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Finance Update – Markets Vaxed?


Asia – Asia unimpressed with COVID spin

Despite an excellent August services PMI from China Chinese benchmarks are all down this morning, led by the Hang Seng’s 0.56% drop. The 54-point result was a tick lower than July’s but better than the expected drop to 50.4.

And regardless of Markit’s 0.4 point drop in Japan’s services activity index to 45, the Nikkei is up 0.95% and the ASX 0.7% after Australia’s trade surplus for July came in overnight at a disappointing $4.6 bn.

The nation’s Combank produced a better-than-expected services PMI for August – 49 points, while commodity prices in New Zealand contracted by 0.9%.

Europe – Brexit barbs begin again

European indices closed in the green yesterday, the Dax up front with a 2.07% rise.

The Euro is down despite a better-than-expected 0.6% increase MoM in the Producer Price index for July. And the Pound is also down despite a much better than expected 2% increase MoM in UK housing prices for August. Still, Reuters this morning reports a Springboard survey showing more than 10% of UK shops empty.

Meanwhile, Bank of England governor Andrew Bailey yesterday criticized the EU’s decision to grant cross-border access to European financial markets to British investment companies, while his deputy, Dave Ramsden warned that the UK economy would continue suffering without additional quantitative easing.

EU negotiator Michel Barnier told an official forum yesterday that the end-of-October deadline for Brexit negotiations was sealed and that the UK would now have to address EU demands on fair competition, fisheries and disputes settlement.

Meanwhile, France yesterday released details on its planned €100 bn rescue package.

Americas – Indices up on COVID, Fed not so much

Amidst US and Chinese restrictions on diplomats, US indices continue up on news that the US administration expects a Coronavirus vaccination to be in effect long before November elections. The Dow was up 1.59% and the Russel200 0.94%.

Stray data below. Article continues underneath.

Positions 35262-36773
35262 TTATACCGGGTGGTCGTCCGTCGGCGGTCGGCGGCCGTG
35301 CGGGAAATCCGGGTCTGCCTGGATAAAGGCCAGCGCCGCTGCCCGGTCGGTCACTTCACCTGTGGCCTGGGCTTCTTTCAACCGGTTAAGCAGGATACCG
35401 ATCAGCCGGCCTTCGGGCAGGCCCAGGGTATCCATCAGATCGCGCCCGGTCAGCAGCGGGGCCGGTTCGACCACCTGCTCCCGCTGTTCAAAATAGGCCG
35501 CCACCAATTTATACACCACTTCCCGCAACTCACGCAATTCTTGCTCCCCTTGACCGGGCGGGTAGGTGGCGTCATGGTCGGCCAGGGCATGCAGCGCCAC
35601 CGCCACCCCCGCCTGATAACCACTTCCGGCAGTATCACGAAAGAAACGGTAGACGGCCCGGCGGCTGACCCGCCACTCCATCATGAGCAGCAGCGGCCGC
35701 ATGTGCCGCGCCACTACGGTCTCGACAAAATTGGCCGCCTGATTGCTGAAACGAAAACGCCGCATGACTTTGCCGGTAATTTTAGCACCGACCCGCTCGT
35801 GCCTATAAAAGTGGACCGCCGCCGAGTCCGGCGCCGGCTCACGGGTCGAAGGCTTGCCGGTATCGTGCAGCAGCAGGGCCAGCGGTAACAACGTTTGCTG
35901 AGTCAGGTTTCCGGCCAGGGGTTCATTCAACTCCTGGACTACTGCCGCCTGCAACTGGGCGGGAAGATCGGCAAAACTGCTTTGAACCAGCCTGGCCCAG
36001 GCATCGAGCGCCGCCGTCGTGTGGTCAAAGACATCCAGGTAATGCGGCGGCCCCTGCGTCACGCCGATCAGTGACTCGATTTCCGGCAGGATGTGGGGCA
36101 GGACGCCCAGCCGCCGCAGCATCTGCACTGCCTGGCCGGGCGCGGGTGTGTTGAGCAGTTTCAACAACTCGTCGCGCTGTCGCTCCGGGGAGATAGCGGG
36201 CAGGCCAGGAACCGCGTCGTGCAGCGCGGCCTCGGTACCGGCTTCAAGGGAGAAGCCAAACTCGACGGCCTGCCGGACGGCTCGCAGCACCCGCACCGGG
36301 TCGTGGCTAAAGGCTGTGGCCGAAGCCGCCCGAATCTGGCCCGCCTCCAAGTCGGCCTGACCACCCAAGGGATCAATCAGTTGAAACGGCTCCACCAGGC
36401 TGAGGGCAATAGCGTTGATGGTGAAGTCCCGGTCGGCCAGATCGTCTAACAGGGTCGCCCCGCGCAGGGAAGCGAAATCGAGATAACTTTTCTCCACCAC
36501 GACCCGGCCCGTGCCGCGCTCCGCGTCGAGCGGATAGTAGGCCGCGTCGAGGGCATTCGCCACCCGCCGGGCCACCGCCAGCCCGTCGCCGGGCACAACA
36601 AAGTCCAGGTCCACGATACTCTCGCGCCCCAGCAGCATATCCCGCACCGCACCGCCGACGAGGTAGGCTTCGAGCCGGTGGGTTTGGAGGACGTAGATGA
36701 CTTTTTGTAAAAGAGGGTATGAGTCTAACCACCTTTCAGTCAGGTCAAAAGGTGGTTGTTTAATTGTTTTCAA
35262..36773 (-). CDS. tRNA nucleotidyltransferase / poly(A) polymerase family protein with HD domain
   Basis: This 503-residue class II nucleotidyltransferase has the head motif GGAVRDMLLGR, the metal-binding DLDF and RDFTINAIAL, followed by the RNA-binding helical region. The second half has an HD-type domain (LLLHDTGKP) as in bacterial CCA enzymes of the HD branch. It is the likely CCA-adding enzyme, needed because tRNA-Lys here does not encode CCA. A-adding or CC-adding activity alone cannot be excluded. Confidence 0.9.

Mortgage applications contracted by 2% – a third of July’s data, the ADP reported a 428K increase in jobs – half the expected, but factory orders increased by 6.4% – half a per cent better the expected and in line with June figures.

New York Fed head John Williams yesterday told a Bretton Woods seminar that the Fed does not rely only on unemployment as an indicator of economic conditions. The Fed’s Beige Book report yesterday warned that economic growth was “sluggish” and uneven. San Francisco Fed head Mary Daly yesterday told the Kennedy Inst of Politics that to resuscitate the economy further spending on infrastructures, education and other sectors was required.

Commodities – US derivatives trading up 20%, EU Assets trading down 20%

Oil is down to 41.25 this morning after losing $2 within minutes after a very surprising 9.36 mB drawdown, according to the EIA.

In other news, the Chicago Mercantile Exchange (CME Group) yesterday released its August metrics, showing a 20.6% increase MoM in contracts for the month, while the Deutsche Bourse (for comparison) published a 20.5% decline in total turnover.

And Pornhub has announced it will now be accepting Bitcoin & Litecoin as payment options for premium content. Bitcoin lost 4.7% in overnight trading.

Corporate – Aramco up, Saudi economy down

Aramco shares are up 2.13% after the announcement of additional oil fields in its purview. Markit reports a decline into contraction for Saudi Arabia’s PMI, after a tripling of VAT hit the non-oil producing private sector. The tax was aimed at supplementing losses on low oil prices but ended up curbing consumer spending.

After shooting up 6% following the announcement of its earnings beat, Macy ended up only 0.57% for the day. Income was down from $48mn in Q1 to a $431mn loss, with EPS falling to a negative $1.39.


7:00-8:00 AM GMT Italy, France, Germany, EU Services & Composite PMIs. EU retail sales at 9
08:30 AM GMT UK Services PMI
11:30 AM GMT US Job cuts. Jobless claims & Trade Balance at 12:30, Services & composite PMIs at 1:45-2 PM.
00:30 AM GMT (+1) Australia Retail sales


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